Small Cap Value heads Rejoice !!!

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countmein
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Re: Small Cap Value heads Rejoice !!!

Post by countmein »

absolute zero wrote: Mon Jul 19, 2021 11:18 am
countmein wrote: Mon Jul 19, 2021 10:01 am Even if we round 0.35% up to 1%, that's not good. Doesn't look any different than noise.
Where are you getting 0.35%?
AQR model, HmL since 5/1/86
countmein
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Re: Small Cap Value heads Rejoice !!!

Post by countmein »

KyleAAA wrote: Mon Jul 19, 2021 11:05 am
countmein wrote: Mon Jul 19, 2021 10:01 am 1- Even if we round 0.35% up to 1%, that's not good. Doesn't look any different than noise.
FF shows a 1.13% value premium over the same period and even AQR shows an HML-Dev of 0.74% over that same period. Looks like a significant premium to me. 0.35% over 35 years makes a significant difference.
Ok, let's go with 1.13%. Your actual premium is 1.13 * .5 (long only) * .66 (DFSVX exposure) = 0.37% - 0.22 (AVUV ER minus VTI ER) = 0.15%

If we use AQR's 0.35%, the same calculation gives a premium of -0.10%

If you think that's worth double the volatility then you might like these things called BaB (8.15% over the same period) and QmJ (4.76%).
Nathan Drake
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Re: Small Cap Value heads Rejoice !!!

Post by Nathan Drake »

countmein wrote: Mon Jul 19, 2021 1:02 pm
KyleAAA wrote: Mon Jul 19, 2021 11:05 am
countmein wrote: Mon Jul 19, 2021 10:01 am 1- Even if we round 0.35% up to 1%, that's not good. Doesn't look any different than noise.
FF shows a 1.13% value premium over the same period and even AQR shows an HML-Dev of 0.74% over that same period. Looks like a significant premium to me. 0.35% over 35 years makes a significant difference.
Ok, let's go with 1.13%. Your actual premium is 1.13 * .5 (long only) * .66 (DFSVX exposure) = 0.37% - 0.22 (AVUV ER minus VTI ER) = 0.15%

If we use AQR's 0.35%, the same calculation gives a premium of -0.10%

If you think that's worth double the volatility then you might like these things called BaB (8.15% over the same period) and QmJ (4.76%).
Why are you multiplying by .5 and .66?

Portfoliovisualizer shows us the difference and it’s not as low as you suggest even in an incredibly ideal back test
countmein
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Re: Small Cap Value heads Rejoice !!!

Post by countmein »

Nathan Drake wrote: Mon Jul 19, 2021 2:33 pm
countmein wrote: Mon Jul 19, 2021 1:02 pm
KyleAAA wrote: Mon Jul 19, 2021 11:05 am
countmein wrote: Mon Jul 19, 2021 10:01 am 1- Even if we round 0.35% up to 1%, that's not good. Doesn't look any different than noise.
FF shows a 1.13% value premium over the same period and even AQR shows an HML-Dev of 0.74% over that same period. Looks like a significant premium to me. 0.35% over 35 years makes a significant difference.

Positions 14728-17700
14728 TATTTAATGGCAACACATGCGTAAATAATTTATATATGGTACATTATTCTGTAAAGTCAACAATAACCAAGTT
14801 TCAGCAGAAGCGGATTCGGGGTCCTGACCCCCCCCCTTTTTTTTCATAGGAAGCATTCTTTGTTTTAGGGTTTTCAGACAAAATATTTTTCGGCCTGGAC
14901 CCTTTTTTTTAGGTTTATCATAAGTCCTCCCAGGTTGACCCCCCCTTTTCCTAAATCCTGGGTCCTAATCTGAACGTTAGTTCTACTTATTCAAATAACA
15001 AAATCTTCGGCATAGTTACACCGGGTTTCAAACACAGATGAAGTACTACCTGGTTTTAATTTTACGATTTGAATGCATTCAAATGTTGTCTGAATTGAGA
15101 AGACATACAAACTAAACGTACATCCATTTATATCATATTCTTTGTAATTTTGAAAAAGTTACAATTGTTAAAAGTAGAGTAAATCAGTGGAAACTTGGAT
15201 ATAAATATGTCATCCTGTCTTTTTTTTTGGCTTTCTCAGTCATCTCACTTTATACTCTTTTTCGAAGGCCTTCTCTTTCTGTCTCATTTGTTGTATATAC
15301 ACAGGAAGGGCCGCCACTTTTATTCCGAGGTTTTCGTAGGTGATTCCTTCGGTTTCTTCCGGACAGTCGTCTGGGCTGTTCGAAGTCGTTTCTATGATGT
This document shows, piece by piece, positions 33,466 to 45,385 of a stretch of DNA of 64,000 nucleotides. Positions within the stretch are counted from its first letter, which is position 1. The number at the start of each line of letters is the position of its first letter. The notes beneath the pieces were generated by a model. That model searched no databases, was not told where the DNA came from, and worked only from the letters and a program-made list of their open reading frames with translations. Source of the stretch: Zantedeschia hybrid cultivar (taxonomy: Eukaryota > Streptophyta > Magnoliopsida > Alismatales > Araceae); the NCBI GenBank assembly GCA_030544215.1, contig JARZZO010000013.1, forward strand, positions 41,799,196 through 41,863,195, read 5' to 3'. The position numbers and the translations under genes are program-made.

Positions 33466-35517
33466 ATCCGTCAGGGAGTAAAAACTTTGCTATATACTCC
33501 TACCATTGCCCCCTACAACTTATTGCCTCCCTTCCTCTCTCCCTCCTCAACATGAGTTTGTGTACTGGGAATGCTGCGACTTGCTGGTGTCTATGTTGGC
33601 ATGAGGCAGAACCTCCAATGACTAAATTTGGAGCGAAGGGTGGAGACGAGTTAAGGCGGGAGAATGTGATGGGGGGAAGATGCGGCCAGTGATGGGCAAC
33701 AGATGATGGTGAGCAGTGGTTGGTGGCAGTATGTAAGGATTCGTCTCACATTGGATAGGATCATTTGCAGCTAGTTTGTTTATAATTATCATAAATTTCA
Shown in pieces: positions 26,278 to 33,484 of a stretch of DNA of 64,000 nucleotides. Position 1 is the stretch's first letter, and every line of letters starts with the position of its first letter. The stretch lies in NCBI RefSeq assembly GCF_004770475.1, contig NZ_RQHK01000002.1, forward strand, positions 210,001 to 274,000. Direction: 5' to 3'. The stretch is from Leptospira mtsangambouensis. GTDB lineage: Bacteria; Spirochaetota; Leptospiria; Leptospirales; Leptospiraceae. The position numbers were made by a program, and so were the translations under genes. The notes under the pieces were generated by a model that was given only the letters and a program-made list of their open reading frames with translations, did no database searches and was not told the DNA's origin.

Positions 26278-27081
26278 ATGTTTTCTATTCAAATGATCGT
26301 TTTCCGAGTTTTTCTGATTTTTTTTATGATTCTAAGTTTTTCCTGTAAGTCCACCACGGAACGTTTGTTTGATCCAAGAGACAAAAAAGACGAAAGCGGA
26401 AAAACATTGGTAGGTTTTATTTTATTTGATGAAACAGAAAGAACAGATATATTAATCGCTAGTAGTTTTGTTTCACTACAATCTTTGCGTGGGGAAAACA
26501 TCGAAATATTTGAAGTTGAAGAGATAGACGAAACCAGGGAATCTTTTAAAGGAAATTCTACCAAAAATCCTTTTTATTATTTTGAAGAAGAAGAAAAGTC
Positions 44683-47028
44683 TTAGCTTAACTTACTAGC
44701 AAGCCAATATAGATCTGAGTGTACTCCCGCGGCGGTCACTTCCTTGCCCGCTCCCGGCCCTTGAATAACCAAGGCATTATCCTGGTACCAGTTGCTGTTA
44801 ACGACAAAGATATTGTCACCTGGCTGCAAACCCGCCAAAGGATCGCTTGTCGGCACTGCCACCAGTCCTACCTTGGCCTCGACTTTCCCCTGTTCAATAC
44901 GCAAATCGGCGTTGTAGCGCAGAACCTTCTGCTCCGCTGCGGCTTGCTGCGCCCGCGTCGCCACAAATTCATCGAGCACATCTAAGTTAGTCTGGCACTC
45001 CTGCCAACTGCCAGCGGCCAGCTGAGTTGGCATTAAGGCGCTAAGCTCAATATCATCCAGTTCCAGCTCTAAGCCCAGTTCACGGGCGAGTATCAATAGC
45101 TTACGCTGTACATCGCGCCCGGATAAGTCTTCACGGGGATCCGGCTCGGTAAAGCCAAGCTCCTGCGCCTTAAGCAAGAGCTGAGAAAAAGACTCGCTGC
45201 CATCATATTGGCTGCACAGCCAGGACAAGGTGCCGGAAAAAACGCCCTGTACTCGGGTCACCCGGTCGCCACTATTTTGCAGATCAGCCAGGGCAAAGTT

Ok, let's go with 1.13%. Your actual premium is 1.13 * .5 (long only) * .66 (DFSVX exposure) = 0.37% - 0.22 (AVUV ER minus VTI ER) = 0.15%

If we use AQR's 0.35%, the same calculation gives a premium of -0.10%

If you think that's worth double the volatility then you might like these things called BaB (8.15% over the same period) and QmJ (4.76%).
Why are you multiplying by .5 and .66?

Portfoliovisualizer shows us the difference and it’s not as low as you suggest even in an incredibly ideal back test
You're right, we should only multiply by 0.66 (the HmL weight of DFSVX, intended to exemplify real world factor exposure).

So, for the past 35 years, on the high side (FF) we've got an HmL premium of (1.13 * 0.66) - 0.22 = 0.66%

On the low side (AQR), we've got an HmL premium of (0.35 * 0.66) - 0.22 = 0.01%

Seems fair to average them out: (.66 + .01)/2 = 0.34% is our value premium for the past 35 years.
Nathan Drake
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Re: Small Cap Value heads Rejoice !!!

Post by Nathan Drake »

countmein wrote: Mon Jul 19, 2021 3:25 pm
Nathan Drake wrote: Mon Jul 19, 2021 2:33 pm
countmein wrote: Mon Jul 19, 2021 1:02 pm
KyleAAA wrote: Mon Jul 19, 2021 11:05 am
countmein wrote: Mon Jul 19, 2021 10:01 am 1- Even if we round 0.35% up to 1%, that's not good. Doesn't look any different than noise.
FF shows a 1.13% value premium over the same period and even AQR shows an HML-Dev of 0.74% over that same period. Looks like a significant premium to me. 0.35% over 35 years makes a significant difference.
Ok, let's go with 1.13%. Your actual premium is 1.13 * .5 (long only) * .66 (DFSVX exposure) = 0.37% - 0.22 (AVUV ER minus VTI ER) = 0.15%

If we use AQR's 0.35%, the same calculation gives a premium of -0.10%

If you think that's worth double the volatility then you might like these things called BaB (8.15% over the same period) and QmJ (4.76%).
Why are you multiplying by .5 and .66?

Portfoliovisualizer shows us the difference and it’s not as low as you suggest even in an incredibly ideal back test
You're right, we should only multiply by 0.66 (the HmL weight of DFSVX, intended to exemplify real world factor exposure).

So, for the past 35 years, on the high side (FF) we've got an HmL premium of (1.13 * 0.66) - 0.22 = 0.66%

On the low side (AQR), we've got an HmL premium of (0.35 * 0.66) - 0.22 = 0.01%

Seems fair to average them out: (.66 + .01)/2 = 0.34% is our value premium for the past 35 years.
The backtest of 1.13% premium shows us the real world returns. I am missing why we need to multiply the real world premium by the factor loading?
KyleAAA
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Re: Small Cap Value heads Rejoice !!!